The recent decision by the speaker of the National Assembly of Pakistan to withdraw advance tax on tobacco leaf may temporarily please some tobacco growers but it is not going to resolve Pakistan’s bigger problems: the rise in illicit tobacco trade resulting in loss of revenue to the exchequer in addition to health risks from unregulated tobacco. This will also not solve national security risks that have grown because of the connections between illicit tobacco trade and terrorism, organized crime, and money laundering.
Pakistan, a country at the heart of global terrorism and with weak financial institutions, ranks among the top 15 tobacco consuming countries globally with 20 percent of Pakistani population smoking tobacco. According to a 2018 study by Oxford Economics, a global forecasting and analysis firm, over 40 percent of cigarette consumption in Pakistan, amounting to 32.6 billion cigarettes smoked annually, comes from the black market.
From Europe to South Africa, studies and reports tie illicit tobacco trade to organized crime, drug cartels, and terrorist networks. Therefore, it is not simply a monetary issue – loss of revenue for governments and tobacco companies- but a matter of national security. According to a May 2020 report by the European Commission’s European Anti-Fraud Office (OLAF), the European countries lost EUR 10 billion annually from cigarette smuggling, and illicit trade of tobacco products.
The EUROPOL, the European Union’s law enforcement agency that focuses on combatting international organized crime and terrorism, this illegal trade was used to finance organized crime within European countries. In South Africa, illegal cigarette trade results in the loss of South African Rand 6 billion annually and according to government reports this illicit economy funds organized crime.
According to surveys by a market research agency, Euromonitor International and the World Health Organization (WHO), Pakistan, along with Ecuador, Malaysia, Dominican Republic and Latvia, has the highest percentages of illicit tobacco trade as a share of total cigarette trade. Pakistan has one of the lowest tax to GDP ratios, and over the last two years it has to historic lows, standing at 9.9 % in 2019 and 9.5% in 2020. Every year, the Pakistani state is deprived of millions in tax revenue from the illicit economy.
In 2017, the Pakistani state was deprived of PKR 59.3 billion (or USD 351 million) in tax revenue, an amount equivalent to 1% of its annual GDP or what is set aside for counter terrorism. In 2020, the amount stood at PKR 77.3 billion (or USD 460 million), more than three times the amount that the government allocated for healthcare annually. This illicit trade has also fed corruption in Pakistan, a country that already ranks high on that score. According to Transparency International’s Corruption Perceptions Index (CPI), in 2019 Pakistan fell to a five-year low of 120 out of 180 countries.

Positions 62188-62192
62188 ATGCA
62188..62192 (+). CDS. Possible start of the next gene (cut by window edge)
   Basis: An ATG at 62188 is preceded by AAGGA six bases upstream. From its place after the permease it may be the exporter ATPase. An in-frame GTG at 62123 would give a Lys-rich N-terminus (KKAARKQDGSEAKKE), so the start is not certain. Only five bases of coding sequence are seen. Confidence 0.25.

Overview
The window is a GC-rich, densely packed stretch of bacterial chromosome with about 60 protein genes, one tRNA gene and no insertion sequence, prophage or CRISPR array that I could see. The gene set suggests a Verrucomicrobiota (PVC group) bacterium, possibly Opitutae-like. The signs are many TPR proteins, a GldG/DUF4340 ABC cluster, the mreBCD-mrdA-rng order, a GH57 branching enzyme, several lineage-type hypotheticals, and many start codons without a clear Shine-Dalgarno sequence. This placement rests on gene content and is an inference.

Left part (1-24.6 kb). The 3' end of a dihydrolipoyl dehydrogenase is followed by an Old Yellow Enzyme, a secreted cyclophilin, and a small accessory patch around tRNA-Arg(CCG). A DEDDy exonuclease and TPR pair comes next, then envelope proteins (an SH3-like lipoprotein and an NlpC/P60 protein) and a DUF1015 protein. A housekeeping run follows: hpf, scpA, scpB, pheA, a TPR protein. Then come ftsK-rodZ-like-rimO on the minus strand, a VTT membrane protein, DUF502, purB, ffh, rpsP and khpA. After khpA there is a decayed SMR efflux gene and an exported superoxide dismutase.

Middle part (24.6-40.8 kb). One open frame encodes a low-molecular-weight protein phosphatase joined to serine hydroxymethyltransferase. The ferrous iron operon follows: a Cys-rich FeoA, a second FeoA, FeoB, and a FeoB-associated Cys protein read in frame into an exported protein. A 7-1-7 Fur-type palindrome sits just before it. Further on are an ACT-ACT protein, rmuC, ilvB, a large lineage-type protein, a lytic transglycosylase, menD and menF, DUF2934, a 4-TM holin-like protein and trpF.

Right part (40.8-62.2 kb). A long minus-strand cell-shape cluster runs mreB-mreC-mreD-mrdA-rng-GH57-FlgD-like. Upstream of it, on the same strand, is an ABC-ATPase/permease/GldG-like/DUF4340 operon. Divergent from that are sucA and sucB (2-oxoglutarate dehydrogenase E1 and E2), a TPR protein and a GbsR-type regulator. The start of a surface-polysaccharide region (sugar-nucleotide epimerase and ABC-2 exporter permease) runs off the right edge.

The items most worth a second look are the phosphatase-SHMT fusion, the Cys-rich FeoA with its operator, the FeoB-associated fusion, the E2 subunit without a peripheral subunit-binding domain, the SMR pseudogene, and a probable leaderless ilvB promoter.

Illicit trade also has its links to money laundering and terrorist financing in Pakistan. In 2018, Pakistan was placed on the ‘grey list’ of the global inter-governmental body the FATF (Financial Action Task Force), for the third time with previous occasions being 2008 and 2012. The FATF has long viewed illicit trade in tobacco as “a significant predicate offence to money laundering” and argued that “proceeds of illicit trade in tobacco are used to fund terror.” As early as 2012, an FATF report titled ‘Illicit Tobacco Trade’ cited Pakistan as a country where business use illicit tobacco trade to transmit money for terror financing.
Decades of support for terrorists and non-state actors by the Pakistani state to help them fight their regional battles has led to creation of ungoverned spaces, in the country’s north east and north west, FATA (Federally Administered Tribal Areas), border regions of Khyber Pakhtunkhwa (KPK) province, and Azad Jammu & Kashmir (AJK).
KPK and FATA border Afghanistan, still host remnants of the TTP (Tehreek e Taliban Pakistan) and the Haqqani network operate and groups like ISIS. AJK borders India and hosts Kashmir and India-centered terror groups. It is in these ungoverned spaces, that one witnesses a concentration of illicit tobacco growing and cigarette manufacturing, expanding illicit tobacco trade and links with criminal and terrorist networks. It is then transported by these illegal networks to Afghanistan and then to other countries from there.
There has long been a close link, both globally and in Pakistan, between criminal groups, drug and arms trafficking networks, illicit tobacco and drug traders and terrorist groups. The Pakistani state has often turned a blind eye as this was one way of helping these terror groups gain financing without any links to the government. Just as the Taliban accepted and supported poppy cultivation and drug trade in Afghanistan, so have many Islamist terrorist groups taken to illicit tobacco trade as a useful source of financing.